Only the UAE's most organised residents could claim never to have boarded a flight out of the country, or back into it, while inappropriately dressed for the conditions likely to be encountered at the other end. Of course no one in their right mind leaves Abu Dhabi or Dubai, bound for wintry northern Europe or North America in short sleeves or paper-thin trousers. But the differences in temperature test the tidiest of minds when it comes to deciding how many layers of clothing to wear, or to pack in cabin bags.
It also happens on journeys that do not even involve changing continent. The road from London to the shores of the Mediterranean takes me past two points I regard as natural weather frontiers: the English Channel and the city of Lyon. Yes, I have seen torrential rain in Normandy, floods in the Loire and Burgundy and snow on, of all roads, the Autoroute du Soleil. But these are exceptions that prove my rule that the farther south you go, the better it gets.
I set off to cross the Channel after a few months in the UK. It had been a harsh winter and, leaving at the crack of dawn, I had a shirt, jumper and fleece as I headed south. The car was loaded with domestic objects; the only other living creature was the cat, unaware that the comfy fur of winter was about to become the heavy cloak of a Provençal summer. The moment I knew the weather had changed was when all that body padding combined with sunshine streaming through the windows to make me remember that the car had air conditioning, largely unused since September.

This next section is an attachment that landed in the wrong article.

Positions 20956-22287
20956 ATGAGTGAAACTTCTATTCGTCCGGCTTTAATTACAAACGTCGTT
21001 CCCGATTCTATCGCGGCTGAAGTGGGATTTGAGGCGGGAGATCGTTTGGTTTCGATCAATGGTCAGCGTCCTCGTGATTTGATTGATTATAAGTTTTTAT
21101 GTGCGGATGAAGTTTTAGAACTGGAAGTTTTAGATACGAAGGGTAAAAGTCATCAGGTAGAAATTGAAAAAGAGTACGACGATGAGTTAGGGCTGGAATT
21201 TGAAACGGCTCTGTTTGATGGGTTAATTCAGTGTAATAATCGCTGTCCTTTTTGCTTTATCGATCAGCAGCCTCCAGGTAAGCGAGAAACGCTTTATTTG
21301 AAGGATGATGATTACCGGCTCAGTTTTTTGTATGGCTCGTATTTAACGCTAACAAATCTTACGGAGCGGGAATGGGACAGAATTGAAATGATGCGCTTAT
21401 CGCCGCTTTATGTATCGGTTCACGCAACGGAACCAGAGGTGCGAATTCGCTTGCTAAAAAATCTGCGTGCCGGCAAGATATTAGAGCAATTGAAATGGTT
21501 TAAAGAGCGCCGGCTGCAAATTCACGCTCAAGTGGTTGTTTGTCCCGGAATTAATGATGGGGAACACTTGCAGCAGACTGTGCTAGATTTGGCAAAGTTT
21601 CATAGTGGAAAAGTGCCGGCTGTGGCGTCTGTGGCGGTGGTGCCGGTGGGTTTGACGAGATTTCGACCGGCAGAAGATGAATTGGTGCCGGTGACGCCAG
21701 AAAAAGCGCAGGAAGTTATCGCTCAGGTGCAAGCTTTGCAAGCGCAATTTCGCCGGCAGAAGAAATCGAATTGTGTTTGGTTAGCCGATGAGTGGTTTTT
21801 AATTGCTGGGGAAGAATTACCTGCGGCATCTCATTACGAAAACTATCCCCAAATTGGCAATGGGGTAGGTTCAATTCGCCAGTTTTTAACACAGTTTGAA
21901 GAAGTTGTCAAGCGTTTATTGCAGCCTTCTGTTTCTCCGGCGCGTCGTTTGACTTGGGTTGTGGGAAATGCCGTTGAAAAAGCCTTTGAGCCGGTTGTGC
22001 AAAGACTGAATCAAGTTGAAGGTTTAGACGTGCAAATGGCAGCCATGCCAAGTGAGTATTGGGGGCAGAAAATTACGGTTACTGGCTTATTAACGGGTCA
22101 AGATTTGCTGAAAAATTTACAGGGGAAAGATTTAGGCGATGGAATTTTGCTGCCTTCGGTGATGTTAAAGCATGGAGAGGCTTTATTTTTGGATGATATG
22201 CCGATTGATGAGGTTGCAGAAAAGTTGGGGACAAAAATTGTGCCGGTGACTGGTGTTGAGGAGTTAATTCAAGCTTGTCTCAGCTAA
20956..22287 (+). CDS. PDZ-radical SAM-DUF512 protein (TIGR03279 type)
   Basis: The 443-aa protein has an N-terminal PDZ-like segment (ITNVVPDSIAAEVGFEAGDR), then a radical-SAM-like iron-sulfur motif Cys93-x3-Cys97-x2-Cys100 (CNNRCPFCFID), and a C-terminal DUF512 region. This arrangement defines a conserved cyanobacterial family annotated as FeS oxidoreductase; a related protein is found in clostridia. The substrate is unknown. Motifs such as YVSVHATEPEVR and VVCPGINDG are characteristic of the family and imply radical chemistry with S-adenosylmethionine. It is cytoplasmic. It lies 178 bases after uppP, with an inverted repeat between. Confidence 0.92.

It soon became necessary to stop and peel away a layer or two, even though there was hardly a heatwave outside. All the same, I was delighted to be back in France. There have been work-related trips during my absence, mainly to Paris, but my France is the south, and that is where I feel most at home. What has changed while I've been away? Well, motorists who find even 130kph too slow now see their registration numbers flash up on overheard screens nagging them with "too fast" signs. And on reaching my small town, I saw they'd been fiddling with the road network: a new roundabout here, extra parking spaces there. The little boutique that Clara Mar Amado, an Air France hostess, opened shortly before she died when flight 447 crashed into the Atlantic, is still empty, with a "to let" sign in the window.
Some things do not change. I had hardly been more than five minutes at my local supermarket before I spotted someone going the wrong way round the car park. And it remains as good a place as any to be in the early spring, except that the house feels bitingly cold after standing empty since September. Friends from Canada are due any day; I'd better be ready to offer them that clothing I found surplus to requirements on the Autoroute du Soleil.